Event Details: Mohammad Haroon Mustasem is Vice-Dean of the Faculty of Law and Political Science at Kabul University & Lecturer in Law at the American University of Afghanistan (AUAF). He has been working with the Afghanistan Legal Education Project, a SLS student initiative and will speak on legal education and its role in the rule of law in Afghanistan.
January 15th, 2009: Community Oriented Police Reform in Indonesia
Event Details: Leopold Sudaryono is Senior Program Officer – Law Program, at the Asia Foundation Jakarta. He is responsible for planning, implementing and conducting evaluation the Foundation’s program/ policy on Human Rights, Police Reform, Prison Reform and for new program development on law reform sector. A lawyer by training and profession he has deep interest and insight on human rights and humanitarian law, legal aid, student movement and community development. He has obtained his LLM in Human Rights Law from the University of Leicester, UK and completed Postgraduate Diploma on Transitional Justice at the University of Capetown, South Africa.
November 28th, 2008: Questcope
Event Details: A discussion with Kate Brubacher, founder of Liberian Widows Initiative (LWI), a microfinance organization to aid women devastated by the Liberian Civil War. The discussion will focus on Brubacher’s experience in Ghana where she spent seven months documenting the stories of Liberian refugees, and her subsequent founding of LWI to provide small business loans and savings accounts to Liberian refugee women struggling to feed their families and send their children to school.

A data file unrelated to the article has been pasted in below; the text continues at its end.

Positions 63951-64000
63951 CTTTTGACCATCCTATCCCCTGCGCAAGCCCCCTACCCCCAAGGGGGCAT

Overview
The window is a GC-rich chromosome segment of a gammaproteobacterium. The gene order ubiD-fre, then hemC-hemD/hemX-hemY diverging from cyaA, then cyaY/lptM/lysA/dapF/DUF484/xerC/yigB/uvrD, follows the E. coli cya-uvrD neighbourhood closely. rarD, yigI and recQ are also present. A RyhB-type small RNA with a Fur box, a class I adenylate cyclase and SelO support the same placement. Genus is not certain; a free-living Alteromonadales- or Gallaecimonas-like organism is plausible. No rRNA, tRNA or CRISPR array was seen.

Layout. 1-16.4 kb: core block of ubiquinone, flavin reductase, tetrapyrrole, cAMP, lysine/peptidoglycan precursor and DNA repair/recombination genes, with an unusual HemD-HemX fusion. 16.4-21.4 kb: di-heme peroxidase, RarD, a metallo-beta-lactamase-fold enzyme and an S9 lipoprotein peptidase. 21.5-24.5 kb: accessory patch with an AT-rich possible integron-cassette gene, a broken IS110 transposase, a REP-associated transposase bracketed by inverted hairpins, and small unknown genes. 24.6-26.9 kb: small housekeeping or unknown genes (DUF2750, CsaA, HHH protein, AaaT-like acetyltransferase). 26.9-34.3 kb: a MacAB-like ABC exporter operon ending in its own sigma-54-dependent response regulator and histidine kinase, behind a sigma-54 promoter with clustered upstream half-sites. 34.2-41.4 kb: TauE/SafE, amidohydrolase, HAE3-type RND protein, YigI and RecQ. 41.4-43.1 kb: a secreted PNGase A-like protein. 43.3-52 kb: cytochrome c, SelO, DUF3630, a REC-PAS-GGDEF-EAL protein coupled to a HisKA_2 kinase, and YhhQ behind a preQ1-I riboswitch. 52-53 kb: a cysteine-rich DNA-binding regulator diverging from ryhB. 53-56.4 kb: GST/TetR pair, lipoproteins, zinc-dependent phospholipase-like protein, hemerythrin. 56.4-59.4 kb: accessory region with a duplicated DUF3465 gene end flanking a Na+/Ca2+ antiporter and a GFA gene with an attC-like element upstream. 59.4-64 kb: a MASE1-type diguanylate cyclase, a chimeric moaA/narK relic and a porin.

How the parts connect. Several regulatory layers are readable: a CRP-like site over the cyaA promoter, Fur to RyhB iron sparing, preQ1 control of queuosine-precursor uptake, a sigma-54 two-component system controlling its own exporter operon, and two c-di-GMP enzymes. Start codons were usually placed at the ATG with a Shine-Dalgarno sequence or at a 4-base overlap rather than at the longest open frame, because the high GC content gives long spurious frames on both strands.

November 20th, 2008: Microfinance in Africa: The Liberia Widows Initiative
Event Details: A discussion with Kate Brubacher, founder of Liberian Widows Initiative (LWI), a microfinance organization to aid women devastated by the Liberian Civil War. The discussion will focus on Brubacher’s experience in Ghana where she spent seven months documenting the stories of Liberian refugees, and her subsequent founding of LWI to provide small business loans and savings accounts to Liberian refugee women struggling to feed their families and send their children to school.
November 17th, 2008: Former Prime Minister of Spain Jose Maria Aznar
Event Details: José María Aznar served as prime minister of Spain from 1996-2004, when he retired from office. Mr. Aznar has been called the “man who returned Spain to the forefront of the world stage.” As Spain’s head of government, Mr. Aznar tackled issues ranging from the economy to immigration to domestic and international terrorism. His government strongly supported the United States in the War on Terror and sent troops to both Afghanistan and Iraq.
October 29th, 2008: The Legal Battle Against Terrorism
Event Details: Nistana Darshan-Leitner, the founder and director of Shurat Hadin (Israel Law Center), a Tel-Aviv based human rights institute, and one of Israel’s leading activist attorneys will speak about using lawsuits to bankrupt terrorist organizations.
October 29th, 2008: Education and Rule of Law in Afghanistan
October 13th, 2008: Poverty & Property in Africa: Challenges and Opportunities
Event Details: The International Law Society and Federalist Society jointly sponsor a discussion with Karol Boudreaux on rule of law and economic development challenges in Africa. Karol Boudreaux is a senior research fellow at the Mercatus Center, lead researcher for Enterprise Africa!, a research project that is investigating enterprise-based solutions to poverty in Africa, and a member of the Working Group on Property Rights of the U.N.’s Commission on Legal Empowerment of the Poor. Professor Boudreaux will discuss her field work over the past three years, including work in Rwanda, South Africa, and Namibia
October 2nd, 2008: International Arbitration with President of the American International Law Society Lucy Reed
Event Details: Lucy Reed will give a talk about her career and her most recent experience as an arbitrator on the Ethiopia-Eritrea Claims Commission in the Hague.
March 17th, 2008: Freeing Political Prisoners: Training Workshop by Jared Genser of Freedom Now